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Video: Traktor Kontrol X1 FX Tutorials

Videos courtesy of Native Instruments


Four great Traktor Kontrol X1 FX tutorials to take your dj skills to the next level.

Laying down a nice tight mix is one thing but adding different FXs can really change the sound of your mix sets and really make them stand out from the crowd. Just slapping any old FX on a track doesn’t necessarily work, you need to practice as certain effects will only work well on certain sounds.

Check out the videos below they’ll help you to learn when to drop certain effects and how best to use them. Enjoy!

Traktor Kontrol X1 FX Tutorials Part 1/4: Beat Masher

Traktor Kontrol X1 FX Tutorials Part 2/4: Freeze Effect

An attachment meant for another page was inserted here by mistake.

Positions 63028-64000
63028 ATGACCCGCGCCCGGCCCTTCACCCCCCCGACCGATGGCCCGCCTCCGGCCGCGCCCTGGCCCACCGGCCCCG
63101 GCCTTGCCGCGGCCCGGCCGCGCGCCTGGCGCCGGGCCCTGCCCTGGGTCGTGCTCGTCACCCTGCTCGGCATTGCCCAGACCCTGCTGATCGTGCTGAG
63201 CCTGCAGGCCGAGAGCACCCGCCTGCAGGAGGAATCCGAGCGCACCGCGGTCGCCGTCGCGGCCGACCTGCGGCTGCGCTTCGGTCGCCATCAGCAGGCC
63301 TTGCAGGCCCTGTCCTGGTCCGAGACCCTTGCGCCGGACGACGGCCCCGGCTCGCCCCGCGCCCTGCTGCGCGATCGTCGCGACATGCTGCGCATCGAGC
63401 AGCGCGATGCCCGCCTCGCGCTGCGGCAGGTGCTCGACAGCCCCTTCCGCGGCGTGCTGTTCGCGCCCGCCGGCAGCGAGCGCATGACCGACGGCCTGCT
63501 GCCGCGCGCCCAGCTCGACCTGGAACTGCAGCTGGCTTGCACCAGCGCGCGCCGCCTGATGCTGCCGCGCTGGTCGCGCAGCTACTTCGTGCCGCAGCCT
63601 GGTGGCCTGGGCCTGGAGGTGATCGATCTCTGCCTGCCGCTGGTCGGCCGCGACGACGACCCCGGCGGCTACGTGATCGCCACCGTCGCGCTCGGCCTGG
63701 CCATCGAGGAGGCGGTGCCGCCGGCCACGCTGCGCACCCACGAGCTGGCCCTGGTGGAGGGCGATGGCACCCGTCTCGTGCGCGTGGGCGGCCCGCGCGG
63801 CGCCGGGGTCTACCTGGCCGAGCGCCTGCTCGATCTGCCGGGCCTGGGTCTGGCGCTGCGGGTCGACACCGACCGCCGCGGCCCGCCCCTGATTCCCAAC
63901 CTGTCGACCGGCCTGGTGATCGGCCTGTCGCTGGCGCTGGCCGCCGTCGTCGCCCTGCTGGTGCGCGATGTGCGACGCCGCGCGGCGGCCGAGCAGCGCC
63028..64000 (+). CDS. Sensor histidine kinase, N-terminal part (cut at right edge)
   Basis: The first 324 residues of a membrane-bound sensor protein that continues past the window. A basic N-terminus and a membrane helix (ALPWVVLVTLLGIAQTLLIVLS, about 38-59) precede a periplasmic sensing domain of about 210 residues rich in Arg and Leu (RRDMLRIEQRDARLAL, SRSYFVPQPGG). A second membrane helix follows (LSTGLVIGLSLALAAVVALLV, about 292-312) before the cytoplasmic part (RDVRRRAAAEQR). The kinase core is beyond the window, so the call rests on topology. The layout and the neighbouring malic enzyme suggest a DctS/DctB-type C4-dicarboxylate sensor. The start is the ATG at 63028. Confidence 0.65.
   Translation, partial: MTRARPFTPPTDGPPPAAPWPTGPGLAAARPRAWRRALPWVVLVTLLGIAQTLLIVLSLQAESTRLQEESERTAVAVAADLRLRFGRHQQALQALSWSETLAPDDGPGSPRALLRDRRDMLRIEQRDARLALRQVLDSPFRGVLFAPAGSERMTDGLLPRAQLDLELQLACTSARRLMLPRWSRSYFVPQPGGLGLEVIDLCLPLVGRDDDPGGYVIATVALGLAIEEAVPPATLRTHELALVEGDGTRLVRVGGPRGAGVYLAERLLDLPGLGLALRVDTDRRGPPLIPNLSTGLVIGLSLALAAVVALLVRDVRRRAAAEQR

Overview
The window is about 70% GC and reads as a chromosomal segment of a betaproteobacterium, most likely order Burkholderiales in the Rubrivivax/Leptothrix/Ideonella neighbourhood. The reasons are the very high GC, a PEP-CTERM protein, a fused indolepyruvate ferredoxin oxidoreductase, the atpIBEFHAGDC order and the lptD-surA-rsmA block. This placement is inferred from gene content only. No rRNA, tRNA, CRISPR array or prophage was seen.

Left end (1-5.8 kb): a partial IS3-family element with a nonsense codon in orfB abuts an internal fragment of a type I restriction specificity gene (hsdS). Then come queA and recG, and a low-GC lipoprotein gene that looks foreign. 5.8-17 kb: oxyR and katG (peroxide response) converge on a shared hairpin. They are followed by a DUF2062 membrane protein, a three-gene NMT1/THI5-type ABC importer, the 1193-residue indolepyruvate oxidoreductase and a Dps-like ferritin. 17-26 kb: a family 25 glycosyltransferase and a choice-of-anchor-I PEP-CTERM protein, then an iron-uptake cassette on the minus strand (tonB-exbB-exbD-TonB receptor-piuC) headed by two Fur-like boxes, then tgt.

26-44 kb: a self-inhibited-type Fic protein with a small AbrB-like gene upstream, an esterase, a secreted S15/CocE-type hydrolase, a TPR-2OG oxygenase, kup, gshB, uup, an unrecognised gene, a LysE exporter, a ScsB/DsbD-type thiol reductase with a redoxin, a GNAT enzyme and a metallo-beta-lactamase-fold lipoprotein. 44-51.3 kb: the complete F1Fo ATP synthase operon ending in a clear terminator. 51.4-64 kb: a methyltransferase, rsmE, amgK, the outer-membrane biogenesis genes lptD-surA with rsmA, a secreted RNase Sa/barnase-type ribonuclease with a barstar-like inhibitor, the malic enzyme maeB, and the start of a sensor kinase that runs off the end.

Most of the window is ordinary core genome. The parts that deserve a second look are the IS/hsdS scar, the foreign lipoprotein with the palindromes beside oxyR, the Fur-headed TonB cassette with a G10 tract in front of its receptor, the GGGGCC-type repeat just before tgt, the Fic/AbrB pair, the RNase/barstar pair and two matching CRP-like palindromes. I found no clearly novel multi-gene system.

Traktor Kontrol X1 FX Tutorials Part 3/4: Loop Synth

Traktor Kontrol X1 FX Tutorials Part 4/4: Juggle Sample

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Video: How To Synchronize Traktor and Maschine

Video courtesy of Native Instruments

How to synchronize traktor with maschine

A handy video showing you how to connect Traktor to Maschine. The video shows you around the ‘controller manager’ and ‘midi clock’ areas in the ‘Preferences’ box. Watching this video will help you to develop your understanding of how to set up and connect other systems and equipment with Traktor, not just Maschine.

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DJ Koze – “Resident Advisor Podcast 145″

A top mix from DJ Koze which takes you on a nice little journey of electronica, house and techno.

DJ Koze - "Resident Advisor Podcast 145"

Tracklisting according to Discogs

1 Mount Kimbie – William
2 Soulphiction – What’s Your Name
3 Moodymann – Freeki Mutha F cker
4 NSI – David Hassell
5 Lowtec – I Remember
6 Syncom Data – Beyond The Stars (Speedy J Remix)
7 Ben Klock – OK
8 Modi (2) And Fegiz – El Solitaire
9 Missing Link, The – 911
10 Lazy Fat People – Low Profile
11 AntonZap* – Pm Please
12 When Saints Go Machine – Fail Forever (dOP Remix)
13 Lowtec – Untitled
14 Animal Collective – My Girls

DJ Koze website